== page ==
The α6500 is a very small compact system camera offering professional performance. Whether you are a 4K video or stills photographer, the α6500 offers excellent image quality with its 24.2 million pixel Exmor CMOS APS-C sized sensor, high speed and great choice of lenses. The 5-axis image stabilisation works with Sony E-mount lenses as well as A-mount lenses with adapters. The 425 phase detection AF points cover almost the whole picture frame, while the 3in tiltable touch screen lets you choose focus points with your finger. The camera supports up to 11 frames per second shooting with continuous AF and metering with a buffer that supports up to 269 pictures in one sequence.

Continued

Now, I’m sure this is going to have some up in arms, but for those who follow closely, who can see around the bend of the future by truly looking at what’s already present, this should come as no surprise. Perhaps the only surprise is that the recognition is now coming from all angles, and that Sony didn’t just win a category for best camera, but took it home in 3 categories of cameras. That highlights how much of the market they really are leading. The fact remains that regardless of how an individual feels about their own particular brand of choice, Sony is the only company innovating, and that innovation is driving the photography market in sales, and in development. I don’t shoot Sony, but I respect what they do.

Of course these awards aren’t an indicator of individual preference and their titles shouldn’t dictate whether a particular piece of gear is right for you, but even Helen Keller could see the trend here. Though it wasn’t only Sony who took away wins, as Canon, Nikon, Sigma, HuaWei, Tamron, Fuji, and Olympus all had respective representatives on podium. Canon took home the award for Best DSLR for the 5D Mark IV (no doubt to the bewilderment of some given the D500’s existence), Sigma’s 135mm 1.8 for Best DSLR Lens, Fuji took the award for the best Consumer Compact System Camera for the X-T20, and Nikon went home with the award for Best Prosumer DSLR with the D7500.

You can find more at EISA

About

Kishore is, among other things, the Editor-In-Chief at SLR Lounge. A photographer and writer based in Miami, he can often be found at dog parks, and airports in London and Toronto. He is also a tremendous fan of flossing and the happiest guy around when the company’s good.

Comments [4]

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  1. adam sanford

    Good story, K.  Sony has absolutely been kicking tail of late.

    I do roll my eyes at “Sony is the only company innovating” — Sony is winning plaudits for offering comically well spec’d cameras with great sensors, not for melting faces with bright ideas.

    Unless I’m mistaken (please correct me if I am!), just reviewing my chosen ecoystem as one example, I believe Canon was first to the market with:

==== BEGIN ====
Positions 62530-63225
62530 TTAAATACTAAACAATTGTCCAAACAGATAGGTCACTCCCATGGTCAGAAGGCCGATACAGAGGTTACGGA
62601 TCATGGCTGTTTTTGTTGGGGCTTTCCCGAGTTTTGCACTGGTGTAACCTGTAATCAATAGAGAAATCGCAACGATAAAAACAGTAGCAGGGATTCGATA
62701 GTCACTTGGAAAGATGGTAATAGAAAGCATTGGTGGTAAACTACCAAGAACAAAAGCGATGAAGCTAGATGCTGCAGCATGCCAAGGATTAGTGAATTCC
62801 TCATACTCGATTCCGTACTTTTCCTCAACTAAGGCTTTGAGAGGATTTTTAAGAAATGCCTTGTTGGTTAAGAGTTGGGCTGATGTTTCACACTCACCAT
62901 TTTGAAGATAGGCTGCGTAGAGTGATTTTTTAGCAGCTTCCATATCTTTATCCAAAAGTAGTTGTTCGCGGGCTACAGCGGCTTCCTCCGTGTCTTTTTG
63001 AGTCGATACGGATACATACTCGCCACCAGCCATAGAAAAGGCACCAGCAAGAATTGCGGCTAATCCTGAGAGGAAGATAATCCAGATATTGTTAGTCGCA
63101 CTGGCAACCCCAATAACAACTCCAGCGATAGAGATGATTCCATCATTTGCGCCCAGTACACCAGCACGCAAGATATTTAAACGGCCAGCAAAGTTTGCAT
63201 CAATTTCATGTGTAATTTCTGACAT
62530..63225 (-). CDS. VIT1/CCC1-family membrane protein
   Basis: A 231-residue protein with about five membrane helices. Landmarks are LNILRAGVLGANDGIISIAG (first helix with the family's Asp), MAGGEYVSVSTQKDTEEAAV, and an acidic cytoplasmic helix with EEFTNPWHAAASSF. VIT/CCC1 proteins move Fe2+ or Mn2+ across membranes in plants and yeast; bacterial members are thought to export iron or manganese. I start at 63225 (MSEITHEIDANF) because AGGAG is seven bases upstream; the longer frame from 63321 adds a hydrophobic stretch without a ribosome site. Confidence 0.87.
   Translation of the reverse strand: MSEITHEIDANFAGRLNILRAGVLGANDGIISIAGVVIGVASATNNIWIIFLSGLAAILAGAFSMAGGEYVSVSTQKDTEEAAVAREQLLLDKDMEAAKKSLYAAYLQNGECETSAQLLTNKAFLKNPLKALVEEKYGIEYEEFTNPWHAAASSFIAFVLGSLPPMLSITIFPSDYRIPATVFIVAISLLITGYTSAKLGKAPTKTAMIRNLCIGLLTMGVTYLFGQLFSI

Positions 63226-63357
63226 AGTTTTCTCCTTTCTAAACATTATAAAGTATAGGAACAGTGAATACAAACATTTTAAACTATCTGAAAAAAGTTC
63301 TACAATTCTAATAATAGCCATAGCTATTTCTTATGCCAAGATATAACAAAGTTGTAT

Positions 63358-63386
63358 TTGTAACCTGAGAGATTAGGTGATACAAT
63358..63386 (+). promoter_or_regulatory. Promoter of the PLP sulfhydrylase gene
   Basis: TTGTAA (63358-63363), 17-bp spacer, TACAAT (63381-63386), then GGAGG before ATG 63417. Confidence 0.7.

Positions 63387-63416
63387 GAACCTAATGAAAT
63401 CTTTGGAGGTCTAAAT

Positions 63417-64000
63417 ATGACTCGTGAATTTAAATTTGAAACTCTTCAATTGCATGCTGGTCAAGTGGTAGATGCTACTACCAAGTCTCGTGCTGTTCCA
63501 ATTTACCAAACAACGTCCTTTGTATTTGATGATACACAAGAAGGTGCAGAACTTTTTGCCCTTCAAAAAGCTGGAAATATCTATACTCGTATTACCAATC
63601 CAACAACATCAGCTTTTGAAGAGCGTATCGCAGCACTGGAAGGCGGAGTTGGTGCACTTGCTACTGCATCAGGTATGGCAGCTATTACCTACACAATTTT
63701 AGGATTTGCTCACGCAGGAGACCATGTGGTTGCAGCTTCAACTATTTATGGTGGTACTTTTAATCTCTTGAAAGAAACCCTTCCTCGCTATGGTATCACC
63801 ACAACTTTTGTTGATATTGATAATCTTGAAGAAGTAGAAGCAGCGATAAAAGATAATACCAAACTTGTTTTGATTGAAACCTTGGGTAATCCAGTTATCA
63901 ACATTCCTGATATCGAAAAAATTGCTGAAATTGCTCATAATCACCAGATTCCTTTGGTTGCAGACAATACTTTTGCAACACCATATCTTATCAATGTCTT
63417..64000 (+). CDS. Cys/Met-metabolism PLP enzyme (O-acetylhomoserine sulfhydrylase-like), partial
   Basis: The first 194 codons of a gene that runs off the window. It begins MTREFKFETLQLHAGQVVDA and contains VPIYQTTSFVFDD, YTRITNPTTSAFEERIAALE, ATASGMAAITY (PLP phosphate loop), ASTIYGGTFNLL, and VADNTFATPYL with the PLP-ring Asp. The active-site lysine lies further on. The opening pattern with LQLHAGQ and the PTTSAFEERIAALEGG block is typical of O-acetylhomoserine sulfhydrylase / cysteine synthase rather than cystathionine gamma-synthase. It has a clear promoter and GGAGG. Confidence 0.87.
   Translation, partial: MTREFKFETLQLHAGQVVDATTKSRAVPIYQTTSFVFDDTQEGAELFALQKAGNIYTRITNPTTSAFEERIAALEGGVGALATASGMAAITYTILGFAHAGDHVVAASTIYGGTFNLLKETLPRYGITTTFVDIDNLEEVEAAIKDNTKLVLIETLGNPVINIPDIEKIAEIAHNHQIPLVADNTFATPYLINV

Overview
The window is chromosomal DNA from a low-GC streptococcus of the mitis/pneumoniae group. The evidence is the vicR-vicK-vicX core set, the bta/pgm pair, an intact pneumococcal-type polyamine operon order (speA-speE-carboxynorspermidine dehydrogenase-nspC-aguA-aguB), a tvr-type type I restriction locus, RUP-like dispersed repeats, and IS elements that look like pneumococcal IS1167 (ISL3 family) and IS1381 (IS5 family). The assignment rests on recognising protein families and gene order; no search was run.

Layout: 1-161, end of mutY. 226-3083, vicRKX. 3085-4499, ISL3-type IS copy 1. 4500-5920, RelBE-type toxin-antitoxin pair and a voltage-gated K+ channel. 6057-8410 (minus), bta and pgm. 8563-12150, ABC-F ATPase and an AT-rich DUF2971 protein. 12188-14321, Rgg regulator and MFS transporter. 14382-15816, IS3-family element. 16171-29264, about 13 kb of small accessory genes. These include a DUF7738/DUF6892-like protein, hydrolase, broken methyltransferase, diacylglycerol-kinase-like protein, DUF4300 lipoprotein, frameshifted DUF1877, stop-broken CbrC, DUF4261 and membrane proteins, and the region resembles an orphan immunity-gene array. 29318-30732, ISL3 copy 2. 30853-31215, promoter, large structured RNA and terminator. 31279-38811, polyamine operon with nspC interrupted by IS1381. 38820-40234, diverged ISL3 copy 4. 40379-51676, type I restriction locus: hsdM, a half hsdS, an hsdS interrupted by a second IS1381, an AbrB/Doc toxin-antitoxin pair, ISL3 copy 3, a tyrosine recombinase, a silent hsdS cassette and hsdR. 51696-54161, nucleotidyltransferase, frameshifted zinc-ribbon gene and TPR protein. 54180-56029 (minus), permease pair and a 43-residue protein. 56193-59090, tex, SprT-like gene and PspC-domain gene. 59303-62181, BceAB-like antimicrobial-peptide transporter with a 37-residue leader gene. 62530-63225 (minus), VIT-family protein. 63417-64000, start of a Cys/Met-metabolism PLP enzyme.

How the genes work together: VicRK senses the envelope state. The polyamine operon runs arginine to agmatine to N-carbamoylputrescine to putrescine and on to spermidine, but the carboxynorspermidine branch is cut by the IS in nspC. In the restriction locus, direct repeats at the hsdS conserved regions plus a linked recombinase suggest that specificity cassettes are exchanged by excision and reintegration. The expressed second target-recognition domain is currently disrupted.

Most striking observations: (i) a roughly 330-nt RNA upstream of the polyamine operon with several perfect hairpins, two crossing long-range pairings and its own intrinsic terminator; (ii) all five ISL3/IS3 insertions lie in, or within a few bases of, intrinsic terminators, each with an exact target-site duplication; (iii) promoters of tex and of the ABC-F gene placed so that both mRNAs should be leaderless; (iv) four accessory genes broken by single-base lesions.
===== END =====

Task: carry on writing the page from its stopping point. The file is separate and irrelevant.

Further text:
DPAF
    Anti-flicker
    (Native) radio speedlite system
    BR gunk to fight wide angle lens aberrations
    Hoods for longer lenses with retractable windows to turn your polarizer
    24-70 L zoom with a nearly 1:1 macro
    Hybrid lens IS
    5D3 = first SLR with a very silent shutter mode for events/weddings?  (not sure on that one)
    Stepping motor lenses for smooth video AF (m43 may have done this first)
    Programmable mirror lag to get the best out of a high res sensor

    …and Nikon, Pentax, Fuji, etc. certainly have some exclusives of their own.

    So let’s call this what it is.  Sony is jamming a ton of horsepower into their rigs and breaking performance/throughput barriers at a breakneck pace and most photography enthusiasts are cheering them on for it.  But let’s not make them out to be Apple dropping the first iPhone on the world. :-P

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  2. barbara farley

    I just hope they don’t abandon the a-mount.  I am paranoid that the a-mount is becoming invisible, neglected and forgotten.  

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    • Kishore Sawh

      I was just in Tokyo at Sony HQ for a week, Barbara, and I addressed this very point. While the answer was a bit long, the general feeling I got was that A-mount support will be there, but that it won’t keep pace with the development of E-mount. 

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    • adam sanford

      Agree with Kishore — A mount will live on, but on more of a Canon 7D brand refresh schedule (i.e. not that often).  Expect a good 2 iterations of A7 / A9 rigs to come out for each A99 update.

      But stay encouraged — Sony loves to proliferate it’s great tech into multiple platforms.  The A7R II sensor has now popped up in the RX1R II and the A99-II.